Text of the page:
Now that the Illinois Supreme Court has declined to review Fifield, employers face certain realities.  If you are in Cook County, Fifield is controlling law.  Your employees may be emboldened to test the enforceability of their covenants. The most aggressive way to address that risk would be to have employees sign new covenants and provide them with consideration.  That can be expensive.  However, the consideration need not be a cash payment.  There are creative ways to structure consideration such as severance, additional vacation, etc. 

Alternatively, employers can offer consideration only to employees that may do harm if they leave.  That is cheaper but creates its own problems since employees who don’t receive anything will grumble.  This problem can be reduced, but not eliminated, by rolling out bonuses in performance reviews or similar one-on-one settings.  

Another option is to offer nothing and hope that they stay for two years.

In the event you must litigate this issue, you do have arguments.  Although Fifield is being interpreted as altering the rules for new hires, the facts before the court were that: (1) a long term employee’s employer was sold; (2) the new employer “fired” everyone and then re-hired them the next day; but (3) required a non-compete as a condition of re-hire.  It really was analogous to having an existing employee sign a non-compete, which traditionally requires additional consideration or continued employment of two years.  Fifield should be confined to its facts.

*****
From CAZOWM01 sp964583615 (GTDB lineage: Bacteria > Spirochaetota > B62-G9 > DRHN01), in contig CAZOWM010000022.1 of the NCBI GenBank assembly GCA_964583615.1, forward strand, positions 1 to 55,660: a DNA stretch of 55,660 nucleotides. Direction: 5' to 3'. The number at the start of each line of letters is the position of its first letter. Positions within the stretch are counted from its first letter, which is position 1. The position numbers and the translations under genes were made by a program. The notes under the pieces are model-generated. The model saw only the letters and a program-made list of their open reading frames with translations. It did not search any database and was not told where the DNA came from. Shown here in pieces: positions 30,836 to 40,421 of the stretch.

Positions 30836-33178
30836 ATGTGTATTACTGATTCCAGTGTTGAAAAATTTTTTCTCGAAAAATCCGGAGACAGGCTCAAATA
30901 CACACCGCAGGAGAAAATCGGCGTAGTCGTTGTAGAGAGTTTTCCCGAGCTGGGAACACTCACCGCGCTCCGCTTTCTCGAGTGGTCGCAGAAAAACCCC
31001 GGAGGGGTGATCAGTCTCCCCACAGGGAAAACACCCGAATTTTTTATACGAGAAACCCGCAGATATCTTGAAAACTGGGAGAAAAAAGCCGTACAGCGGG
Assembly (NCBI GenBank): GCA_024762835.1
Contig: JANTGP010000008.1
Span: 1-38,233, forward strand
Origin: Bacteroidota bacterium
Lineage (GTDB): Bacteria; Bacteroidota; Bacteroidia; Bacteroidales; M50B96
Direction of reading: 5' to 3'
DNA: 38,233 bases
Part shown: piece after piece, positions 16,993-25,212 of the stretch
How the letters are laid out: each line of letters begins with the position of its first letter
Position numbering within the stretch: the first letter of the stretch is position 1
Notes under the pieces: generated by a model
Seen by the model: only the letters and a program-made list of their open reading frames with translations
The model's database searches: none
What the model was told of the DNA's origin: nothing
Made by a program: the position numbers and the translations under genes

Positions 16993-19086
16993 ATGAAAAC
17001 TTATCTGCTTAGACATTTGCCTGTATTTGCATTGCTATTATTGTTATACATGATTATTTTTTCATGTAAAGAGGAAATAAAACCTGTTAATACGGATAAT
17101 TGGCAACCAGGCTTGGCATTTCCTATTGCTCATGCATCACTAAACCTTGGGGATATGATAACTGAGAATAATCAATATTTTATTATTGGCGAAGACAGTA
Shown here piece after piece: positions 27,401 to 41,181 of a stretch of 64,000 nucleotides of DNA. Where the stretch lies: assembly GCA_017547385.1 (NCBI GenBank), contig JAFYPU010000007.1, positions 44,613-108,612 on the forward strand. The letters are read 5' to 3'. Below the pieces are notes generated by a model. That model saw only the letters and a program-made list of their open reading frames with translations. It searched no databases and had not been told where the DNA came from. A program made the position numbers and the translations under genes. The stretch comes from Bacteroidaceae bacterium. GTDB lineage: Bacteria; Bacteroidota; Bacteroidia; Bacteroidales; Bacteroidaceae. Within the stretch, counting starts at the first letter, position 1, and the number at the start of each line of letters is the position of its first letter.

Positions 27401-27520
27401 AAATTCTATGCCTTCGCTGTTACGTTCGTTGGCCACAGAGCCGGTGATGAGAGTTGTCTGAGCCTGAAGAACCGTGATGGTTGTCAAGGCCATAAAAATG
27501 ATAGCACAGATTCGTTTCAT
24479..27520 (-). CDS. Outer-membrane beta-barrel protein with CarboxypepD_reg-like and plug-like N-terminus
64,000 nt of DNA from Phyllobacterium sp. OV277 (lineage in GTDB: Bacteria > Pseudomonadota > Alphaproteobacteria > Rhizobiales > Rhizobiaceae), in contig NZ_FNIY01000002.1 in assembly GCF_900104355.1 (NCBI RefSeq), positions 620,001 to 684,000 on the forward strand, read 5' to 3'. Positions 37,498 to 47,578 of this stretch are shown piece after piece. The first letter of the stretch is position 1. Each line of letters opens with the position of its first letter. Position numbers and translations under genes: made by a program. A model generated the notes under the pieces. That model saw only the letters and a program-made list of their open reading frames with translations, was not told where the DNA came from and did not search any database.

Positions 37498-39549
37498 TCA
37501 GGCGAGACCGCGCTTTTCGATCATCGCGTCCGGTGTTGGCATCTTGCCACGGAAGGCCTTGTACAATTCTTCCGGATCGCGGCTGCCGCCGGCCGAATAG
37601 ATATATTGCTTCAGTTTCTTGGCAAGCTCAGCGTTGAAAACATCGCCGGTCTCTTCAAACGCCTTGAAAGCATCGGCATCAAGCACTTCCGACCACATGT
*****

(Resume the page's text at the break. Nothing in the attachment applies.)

Still further, the cases Fifield cited were not on point and it failed to cite, let alone distinguish, the multitude of cases holding to the contrary. So, if you need to litigate Fifield, it isn’t hopeless.  But you will have an uphill battle. 

If you are not in Cook County, the argument would be that, in addition to the problems just discussed, the First District’s flawed decision should not be binding on the other Districts. Ideally, one of the other Districts will reject Fifield, creating a split among the Districts and giving the Supreme Court another opportunity to take up the issue.

Illinois Supreme Court Decision Gives Employers More Leeway In Demonstrating Enforceability of Non-Compete Agreements

Contributed by Jeff Glass

On December 1, 2011, the Illinois Supreme Court issued a much-anticipated decision that broadened the factors that a court may consider when deciding whether to enforce a non-competition agreement. Reliable Fire Equipment Co. v. Arredondo, et al. (No. 111871) (Dec. 1, 2011).